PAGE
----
In my opinion, you really can’t get anywhere without solid memory performance. It’s what gives your PC the speed to win. Memory features should be unique to your personal gaming needs. Whether you’re a casual gamer or a budding esports pro, there’s a variety of memory modules available to boost your speed. Think of it like preparing a meal in the kitchen: a home cook doesn’t need professional cookware to meet their needs, whereas a Master Chef dishing out Michelin-star food, will definitely require the professional-grade equipment.
Similarly, it’s essential to pick DRAM that meets your individual gaming style, aesthetic, and needs. While standard PC DRAM is the most affordable option, it’s not designed for gaming and won’t be up to the task. We at Ballistix offer high-performance DRAM built specifically for gaming, for example, but there are plenty of options.
4. The heart of your build: a solid graphics card
Without a graphics card, your gaming rig is essentially lifeless. Choosing a good graphics card will be one of the most important components of your build and it’s imperative to keep future PC expansion in mind. If you are a gamer that plans to have multiple graphic cards in the future, make sure you have a case, motherboard, and power supply that will support multiple video cards down the road.
Both Nvidia and AMD provide powerful graphics card options that drive today’s most demanding games (like Call of Duty: WW2). Before purchasing a graphics card, read online reviews first and listen to fellow gamers’ advice about what worked — or didn’t work! — for them, paying close attention to the performance of different card options. This will help avoid confusion and ensure you purchase a graphics card that’s capable of running the type of games you want to play. The Nvidia GeForce GTX 1050 Ti is a great graphics card solution if you’re on a budget.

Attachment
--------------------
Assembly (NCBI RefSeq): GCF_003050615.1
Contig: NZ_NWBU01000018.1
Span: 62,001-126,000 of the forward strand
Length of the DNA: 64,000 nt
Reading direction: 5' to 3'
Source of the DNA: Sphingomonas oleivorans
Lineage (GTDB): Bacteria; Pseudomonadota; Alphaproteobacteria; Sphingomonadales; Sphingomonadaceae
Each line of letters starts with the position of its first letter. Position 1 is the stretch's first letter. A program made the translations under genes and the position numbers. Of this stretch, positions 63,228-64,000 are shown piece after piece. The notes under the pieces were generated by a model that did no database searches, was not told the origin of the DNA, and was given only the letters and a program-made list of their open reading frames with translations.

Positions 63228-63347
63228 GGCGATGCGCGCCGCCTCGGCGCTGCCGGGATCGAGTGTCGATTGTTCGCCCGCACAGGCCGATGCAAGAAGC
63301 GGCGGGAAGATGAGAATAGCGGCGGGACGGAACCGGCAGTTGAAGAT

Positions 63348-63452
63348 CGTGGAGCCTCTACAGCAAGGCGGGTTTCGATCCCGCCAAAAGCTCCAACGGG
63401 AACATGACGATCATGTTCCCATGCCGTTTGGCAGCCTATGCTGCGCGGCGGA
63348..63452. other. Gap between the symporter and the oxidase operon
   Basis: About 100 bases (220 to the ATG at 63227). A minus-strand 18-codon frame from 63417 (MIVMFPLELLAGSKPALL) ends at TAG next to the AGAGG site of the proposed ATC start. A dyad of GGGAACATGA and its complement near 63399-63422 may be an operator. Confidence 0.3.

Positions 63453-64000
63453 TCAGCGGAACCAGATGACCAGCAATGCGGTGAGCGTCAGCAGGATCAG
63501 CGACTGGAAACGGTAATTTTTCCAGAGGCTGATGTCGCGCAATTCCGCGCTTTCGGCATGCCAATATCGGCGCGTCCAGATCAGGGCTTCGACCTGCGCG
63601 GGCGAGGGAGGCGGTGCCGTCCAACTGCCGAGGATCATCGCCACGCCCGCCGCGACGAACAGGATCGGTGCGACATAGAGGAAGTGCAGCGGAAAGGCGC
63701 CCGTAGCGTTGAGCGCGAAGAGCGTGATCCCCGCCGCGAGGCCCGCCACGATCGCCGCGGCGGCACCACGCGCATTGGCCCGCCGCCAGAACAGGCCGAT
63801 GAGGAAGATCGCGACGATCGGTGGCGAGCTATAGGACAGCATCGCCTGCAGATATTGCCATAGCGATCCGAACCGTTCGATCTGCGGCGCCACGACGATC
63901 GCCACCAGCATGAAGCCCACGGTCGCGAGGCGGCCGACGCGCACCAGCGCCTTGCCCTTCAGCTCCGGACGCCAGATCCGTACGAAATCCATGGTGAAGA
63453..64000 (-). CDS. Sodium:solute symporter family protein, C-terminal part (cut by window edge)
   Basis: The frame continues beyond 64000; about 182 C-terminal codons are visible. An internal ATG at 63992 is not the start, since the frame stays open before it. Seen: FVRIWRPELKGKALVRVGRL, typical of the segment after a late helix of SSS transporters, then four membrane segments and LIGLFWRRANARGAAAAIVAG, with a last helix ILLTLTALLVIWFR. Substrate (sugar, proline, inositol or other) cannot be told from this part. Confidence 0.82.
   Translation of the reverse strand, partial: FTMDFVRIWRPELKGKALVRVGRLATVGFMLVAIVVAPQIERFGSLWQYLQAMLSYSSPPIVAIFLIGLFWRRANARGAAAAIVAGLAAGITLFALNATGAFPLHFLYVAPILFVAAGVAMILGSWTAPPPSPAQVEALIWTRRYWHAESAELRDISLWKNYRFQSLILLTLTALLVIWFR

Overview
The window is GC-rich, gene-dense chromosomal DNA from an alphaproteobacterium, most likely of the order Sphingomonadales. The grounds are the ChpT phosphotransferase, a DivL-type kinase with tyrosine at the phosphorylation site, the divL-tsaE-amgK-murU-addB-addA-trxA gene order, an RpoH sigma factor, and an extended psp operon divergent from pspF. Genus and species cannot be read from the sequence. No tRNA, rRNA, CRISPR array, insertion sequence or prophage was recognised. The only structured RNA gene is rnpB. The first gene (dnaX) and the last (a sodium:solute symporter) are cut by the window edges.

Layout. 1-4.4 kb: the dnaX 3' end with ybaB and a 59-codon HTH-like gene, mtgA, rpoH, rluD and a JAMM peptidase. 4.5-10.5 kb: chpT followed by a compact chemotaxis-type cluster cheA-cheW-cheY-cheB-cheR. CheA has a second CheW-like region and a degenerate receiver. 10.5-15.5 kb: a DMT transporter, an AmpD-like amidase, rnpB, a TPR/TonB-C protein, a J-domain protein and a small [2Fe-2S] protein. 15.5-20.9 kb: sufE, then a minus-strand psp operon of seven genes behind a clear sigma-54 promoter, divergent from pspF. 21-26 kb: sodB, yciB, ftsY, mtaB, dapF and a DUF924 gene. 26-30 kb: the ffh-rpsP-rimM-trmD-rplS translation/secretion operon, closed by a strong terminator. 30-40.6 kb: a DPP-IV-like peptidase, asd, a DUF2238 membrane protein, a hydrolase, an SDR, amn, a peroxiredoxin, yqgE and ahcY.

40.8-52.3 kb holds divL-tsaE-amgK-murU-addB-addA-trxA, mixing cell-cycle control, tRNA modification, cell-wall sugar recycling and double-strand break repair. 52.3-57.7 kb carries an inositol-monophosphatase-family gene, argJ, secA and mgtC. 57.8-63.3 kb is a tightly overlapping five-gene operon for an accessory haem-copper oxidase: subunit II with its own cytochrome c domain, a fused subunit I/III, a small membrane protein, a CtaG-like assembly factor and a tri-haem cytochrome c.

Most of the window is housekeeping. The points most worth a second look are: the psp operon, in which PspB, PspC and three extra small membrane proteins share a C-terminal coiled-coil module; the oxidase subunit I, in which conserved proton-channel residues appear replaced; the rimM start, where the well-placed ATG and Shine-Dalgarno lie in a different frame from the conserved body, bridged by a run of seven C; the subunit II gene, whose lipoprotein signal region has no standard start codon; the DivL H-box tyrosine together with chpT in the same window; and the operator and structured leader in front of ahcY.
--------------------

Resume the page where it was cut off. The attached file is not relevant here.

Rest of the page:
5. Old Faithful: Why you should invest in an SSD
From vacation photos slowing down your performance, to an older system struggling to boot up thanks to an outdated hard drive, investing in a solid state drive solves dozens of computer-related issues0. It’s the most substantial upgrade you can invest in to keep your system running at top speed. This makes an SSD is an essential building block for any gamer looking to build their own rig.
To construct the ultimate gaming PC, you need to choose a SSD that will reduce load times. Not sure where to start? The Crucial system scanner takes a look at your individual PC and offers compatible solutions for your machine.
Pro Tip: installing your operating system and most-played games directly onto your SSD, will help you get to your desktop faster and on to the next battle quicker!
6. The golden rule: Choose a quality power supply unit
When choosing a power supply unit (PSU), remember the golden rule: quality over anything else! You don’t want to cut corners on your PSU purchase, as it’s what drives all the hardware in your build. Opting to settle for the pre-bundled option that came with your case can do more harm than good. Yesm pre-bundled options are often cheaper, but they’ve been known to burn out pricier components you’ve bought for your build, like the motherboard. The benefits of choosing a more expensive, better quality PSU far outweigh the additional cost, so choose one with a decent warranty and you’ll be set.
Pro Tip: Before purchasing a PSU, calculate how much power your system draws from the wall and purchase a PSU that meets your demands.
7. Last but not least, choose a case that fits your unique build
It sounds simple enough, but you need to make sure the case you choose fits the components you’ve purchased. For example, if you purchase a mini ITX case meant for a media center, it may not fit a high-end video card or a big power supply. Even worse, it may not have the right screw holes for your motherboard. It’s easy to overlook these details when you’re buying equipment from different vendors and websites, but ultimately the case you select has to fit the components you’ve chosen for your build or you’re back to square one.
Additionally, your case is a big part of your gaming identity — personalization may not be required, but if you’re building your own rig, why not let it reflect who you are? A couple of things to keep in mind: if you like to game at your friend’s house, look for a case with handles; and if you hoard huge 4K games, find a case with an expansive hard drive bay. When it comes to aesthetics, some cases are flashier than others (think windows and lights), but it all comes down to personal preference.